Hours of Operation:The refuge is open from dawn until dusk for wildlife observation, photography and seasonal fishing. The Beane Pointe facility is open during the summer months for environmental education and special events. Please call 401-364-9124 for hours and dates of operation.
Environmental Education:At Beane Point we have a newly renovated contact station. Our volunteer/caretakers are making use of this facility to provide educational opportunities for residents and visitors alike. We present several significant public programs each year that are often use Beane Point as a base of operations, but usually branch out into other areas of the refuge. These events include a popular annual open house, and summer camps with sein-netting activities for children of all ages.
An EarthCache involves using a GPS unit to go to a certain location. Before going to the location the user needs to research the EarthCache and perform the educational lesson at the site. Visitors to the refuge EarthCaches will discover unique land features, geological processes, and a treasured landscape.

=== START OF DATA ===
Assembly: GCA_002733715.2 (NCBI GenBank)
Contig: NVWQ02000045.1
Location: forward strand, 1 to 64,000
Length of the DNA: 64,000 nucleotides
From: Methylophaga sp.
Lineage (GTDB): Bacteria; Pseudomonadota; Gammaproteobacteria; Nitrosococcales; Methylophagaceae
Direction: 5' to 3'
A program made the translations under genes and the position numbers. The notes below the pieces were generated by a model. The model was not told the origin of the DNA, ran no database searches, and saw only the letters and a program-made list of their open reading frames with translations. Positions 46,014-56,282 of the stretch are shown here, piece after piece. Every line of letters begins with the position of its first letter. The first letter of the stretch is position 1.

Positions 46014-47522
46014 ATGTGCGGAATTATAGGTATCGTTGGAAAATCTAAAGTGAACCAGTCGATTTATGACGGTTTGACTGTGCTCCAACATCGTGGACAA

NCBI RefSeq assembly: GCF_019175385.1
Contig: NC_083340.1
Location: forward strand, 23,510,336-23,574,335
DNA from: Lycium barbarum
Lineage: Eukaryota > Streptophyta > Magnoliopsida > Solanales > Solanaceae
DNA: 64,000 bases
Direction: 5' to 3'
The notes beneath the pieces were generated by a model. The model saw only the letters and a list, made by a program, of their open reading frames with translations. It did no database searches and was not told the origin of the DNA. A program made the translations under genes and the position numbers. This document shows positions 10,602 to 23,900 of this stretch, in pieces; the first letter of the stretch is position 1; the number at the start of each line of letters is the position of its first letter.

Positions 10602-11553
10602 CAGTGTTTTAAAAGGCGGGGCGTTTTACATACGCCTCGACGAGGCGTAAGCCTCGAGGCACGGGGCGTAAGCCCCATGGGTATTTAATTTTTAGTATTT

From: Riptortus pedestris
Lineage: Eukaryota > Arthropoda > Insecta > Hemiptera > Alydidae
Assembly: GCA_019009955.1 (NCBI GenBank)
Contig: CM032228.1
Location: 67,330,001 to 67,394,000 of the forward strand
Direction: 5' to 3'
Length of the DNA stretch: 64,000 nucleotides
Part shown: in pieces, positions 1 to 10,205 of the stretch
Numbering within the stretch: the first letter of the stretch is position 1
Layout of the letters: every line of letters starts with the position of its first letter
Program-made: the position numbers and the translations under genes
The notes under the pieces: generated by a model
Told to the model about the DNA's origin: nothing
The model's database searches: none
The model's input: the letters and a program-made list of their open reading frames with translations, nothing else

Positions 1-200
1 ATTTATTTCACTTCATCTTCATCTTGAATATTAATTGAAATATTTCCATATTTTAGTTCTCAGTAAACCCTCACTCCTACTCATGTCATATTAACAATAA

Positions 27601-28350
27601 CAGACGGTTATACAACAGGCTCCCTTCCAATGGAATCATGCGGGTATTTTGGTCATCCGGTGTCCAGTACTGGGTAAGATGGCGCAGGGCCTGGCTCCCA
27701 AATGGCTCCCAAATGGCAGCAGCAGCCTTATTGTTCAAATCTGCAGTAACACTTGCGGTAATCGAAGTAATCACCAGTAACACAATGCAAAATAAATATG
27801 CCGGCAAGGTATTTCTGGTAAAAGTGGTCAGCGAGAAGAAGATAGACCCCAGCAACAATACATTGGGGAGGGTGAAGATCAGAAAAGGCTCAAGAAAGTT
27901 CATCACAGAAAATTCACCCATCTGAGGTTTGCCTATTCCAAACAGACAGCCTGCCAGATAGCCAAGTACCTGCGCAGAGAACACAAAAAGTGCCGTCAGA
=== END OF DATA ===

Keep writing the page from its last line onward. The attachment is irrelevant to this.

Approximately 20,000 years ago the last ice age ended. The geography and landscape of Rhode Island and New England is a direct outcome of glacial retreat. Go to the EarthCache page for more information and a quiz.
Fishing:The unique habitats on and around Block Island support some of the best sport-fishing in New England. With over 300 fresh-water ponds, and the surrounding Atlantic Ocean, almost any type of fishing is available depending on the season. Typically the peak season is from early spring until late fall. Many fishermen come to the shoreline of our refuge to enjoy the tranquility and to catch striped-bass and other species.
Wildlife Observation and Photography:
Refuge lands on Block Island are most notable for the large concentration (over 70 species) of migratory songbirds which visit the area each fall. Located in the Atlantic flyway, many young, inexperienced songbirds "overfly" the mainland and stopover on Block Island before continuing their migration. The result is a cornucopia of young migratory songbirds from a variety of different species. Block Island is internationally recognized as one of the most important migratory bird habitats on the east Coast, attracting hundreds of "birders" to the Island each fall. However, great birding and photography opportunities occur almost any time of year because of the rare habitat that exists on the Island.